The ugly part of the conservative movement wouldn’t let Ryan or any GOP members of Congress debate issues and seek solutions with the president.  Oh yeah, the ugly part has grown in the body of that party like a cancer.  As a party, Democrats are weak in the South but well-intended while Republicans are strong but hell-bent on running the nation without input from anyone outside their shrinking tent.

If they had listened to former RNC chairman Michael Steele, things would be different.  Steele and reasonable conservatives (who were moderate in their temperament) wanted to court those of us in the political center.  However, the Tea Party’s nature took them in another direction.  Understand, all conservatives share the same fiscal and size of government views but temperament is the key. 

The temperament of most southern conservatives will not allow them to select congressional candidates in primaries who will appeal to moderates in the general election.  Representative John Barrow of Augusta, Georgia,  is the last White Democrat in the House of Representatives from the deep South.  The GOP has been after him for years and to be honest, a moderate conservative Black candidate would have taken that seat.  Oh, I forgot that there are no GOP moderates since the Tea Party purge their ranks.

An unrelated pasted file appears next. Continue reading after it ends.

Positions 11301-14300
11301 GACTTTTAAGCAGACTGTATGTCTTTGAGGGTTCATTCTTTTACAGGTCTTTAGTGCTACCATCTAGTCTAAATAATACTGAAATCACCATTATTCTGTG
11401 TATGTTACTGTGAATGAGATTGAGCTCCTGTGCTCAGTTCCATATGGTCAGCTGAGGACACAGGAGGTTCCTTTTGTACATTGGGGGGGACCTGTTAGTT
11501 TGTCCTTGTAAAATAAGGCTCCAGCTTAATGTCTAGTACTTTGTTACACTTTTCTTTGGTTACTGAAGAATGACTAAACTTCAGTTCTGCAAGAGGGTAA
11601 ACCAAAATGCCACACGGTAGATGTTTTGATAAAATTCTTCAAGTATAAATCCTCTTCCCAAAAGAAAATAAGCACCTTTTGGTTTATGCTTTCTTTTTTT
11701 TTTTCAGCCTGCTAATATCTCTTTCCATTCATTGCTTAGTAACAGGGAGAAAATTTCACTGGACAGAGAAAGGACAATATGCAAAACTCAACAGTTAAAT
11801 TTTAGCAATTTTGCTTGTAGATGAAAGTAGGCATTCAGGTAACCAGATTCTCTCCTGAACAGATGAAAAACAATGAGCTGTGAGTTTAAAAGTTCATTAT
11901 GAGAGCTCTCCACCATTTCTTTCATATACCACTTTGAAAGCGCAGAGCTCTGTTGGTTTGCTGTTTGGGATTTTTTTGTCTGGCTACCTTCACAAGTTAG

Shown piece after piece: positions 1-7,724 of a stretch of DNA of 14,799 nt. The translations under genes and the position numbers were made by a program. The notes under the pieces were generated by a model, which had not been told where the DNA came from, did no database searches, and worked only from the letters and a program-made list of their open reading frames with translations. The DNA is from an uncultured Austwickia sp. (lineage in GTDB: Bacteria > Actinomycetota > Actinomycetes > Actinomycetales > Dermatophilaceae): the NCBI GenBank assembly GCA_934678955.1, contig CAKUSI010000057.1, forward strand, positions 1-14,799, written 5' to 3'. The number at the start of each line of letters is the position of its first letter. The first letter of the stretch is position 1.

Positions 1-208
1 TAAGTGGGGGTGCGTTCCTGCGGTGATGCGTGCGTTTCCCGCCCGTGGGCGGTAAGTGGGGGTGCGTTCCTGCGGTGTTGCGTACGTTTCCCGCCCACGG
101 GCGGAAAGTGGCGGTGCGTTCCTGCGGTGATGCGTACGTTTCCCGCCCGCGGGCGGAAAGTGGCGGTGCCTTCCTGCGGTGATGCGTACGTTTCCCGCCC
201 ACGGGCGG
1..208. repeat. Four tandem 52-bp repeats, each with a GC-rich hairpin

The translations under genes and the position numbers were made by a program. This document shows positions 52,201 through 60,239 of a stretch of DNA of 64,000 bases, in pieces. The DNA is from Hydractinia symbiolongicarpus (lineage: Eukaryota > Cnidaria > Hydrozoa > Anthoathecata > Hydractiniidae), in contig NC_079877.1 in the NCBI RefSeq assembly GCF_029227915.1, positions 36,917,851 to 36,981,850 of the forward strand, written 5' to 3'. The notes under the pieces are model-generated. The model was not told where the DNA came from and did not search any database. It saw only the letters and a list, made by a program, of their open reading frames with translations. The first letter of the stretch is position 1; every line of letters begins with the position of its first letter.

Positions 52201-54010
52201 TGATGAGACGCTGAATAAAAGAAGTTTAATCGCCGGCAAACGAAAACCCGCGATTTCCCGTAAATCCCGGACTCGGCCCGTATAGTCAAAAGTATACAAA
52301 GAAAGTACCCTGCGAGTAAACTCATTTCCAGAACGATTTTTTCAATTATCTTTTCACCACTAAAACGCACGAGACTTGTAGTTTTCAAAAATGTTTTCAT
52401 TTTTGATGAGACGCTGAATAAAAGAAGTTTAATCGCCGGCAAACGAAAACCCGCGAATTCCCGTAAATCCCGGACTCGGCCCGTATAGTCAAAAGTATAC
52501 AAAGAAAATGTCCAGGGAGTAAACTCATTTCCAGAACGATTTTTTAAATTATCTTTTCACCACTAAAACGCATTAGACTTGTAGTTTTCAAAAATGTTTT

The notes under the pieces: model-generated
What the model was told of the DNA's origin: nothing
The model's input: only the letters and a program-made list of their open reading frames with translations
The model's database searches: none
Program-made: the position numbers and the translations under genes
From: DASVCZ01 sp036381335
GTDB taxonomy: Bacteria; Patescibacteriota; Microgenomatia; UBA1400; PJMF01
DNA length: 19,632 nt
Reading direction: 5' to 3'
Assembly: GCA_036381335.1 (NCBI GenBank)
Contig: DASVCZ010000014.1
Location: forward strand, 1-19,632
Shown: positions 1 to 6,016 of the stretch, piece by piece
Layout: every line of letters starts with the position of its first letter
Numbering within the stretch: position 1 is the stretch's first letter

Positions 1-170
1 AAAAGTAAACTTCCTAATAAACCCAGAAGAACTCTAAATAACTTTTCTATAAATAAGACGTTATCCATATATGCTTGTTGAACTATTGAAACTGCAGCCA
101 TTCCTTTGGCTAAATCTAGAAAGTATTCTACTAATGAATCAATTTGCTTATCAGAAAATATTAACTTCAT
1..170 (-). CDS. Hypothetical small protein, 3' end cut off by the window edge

Rep. John Barrow listening

In the 12th congressional district primary, businessman Rick Allen lost to state Rep. Lee Anderson.  Allen has civic and social connections with non-Republicans in the Augusta area but that meant nothing to primary voters.  They wanted someone just like them and they got a candidate who refuses to debate Harvard-educated Barrow.   Democrats in Georgia that are looking for some action should get involved in the Barrow campaign because we can’t become a one race party in the South; we would be bogus.  Okay, I tossed in “bogus” because I was listened to MC Hammer yesterday and thought politics when he said “your party is bogus..yo, it ain’t legit” on the rap classic “Let’s Get It Started.”  Hammer could have been talking about Romney and the post Michael Steele RNC with their 47% nonsense.  

Let’s Get It Started had a sample from Queen’s “Another One Bites The Dust” and that is what is going to happen to GOP congressional candidates until they develop a moderate wing.  Hammer can be in a blog post about Augusta politics because brother James Brown is from that area and Hammer clearly bites from the Godfather of Soul’s beats and dance moves.  When America was on fire after the MLK assassination, Brown cooled things down.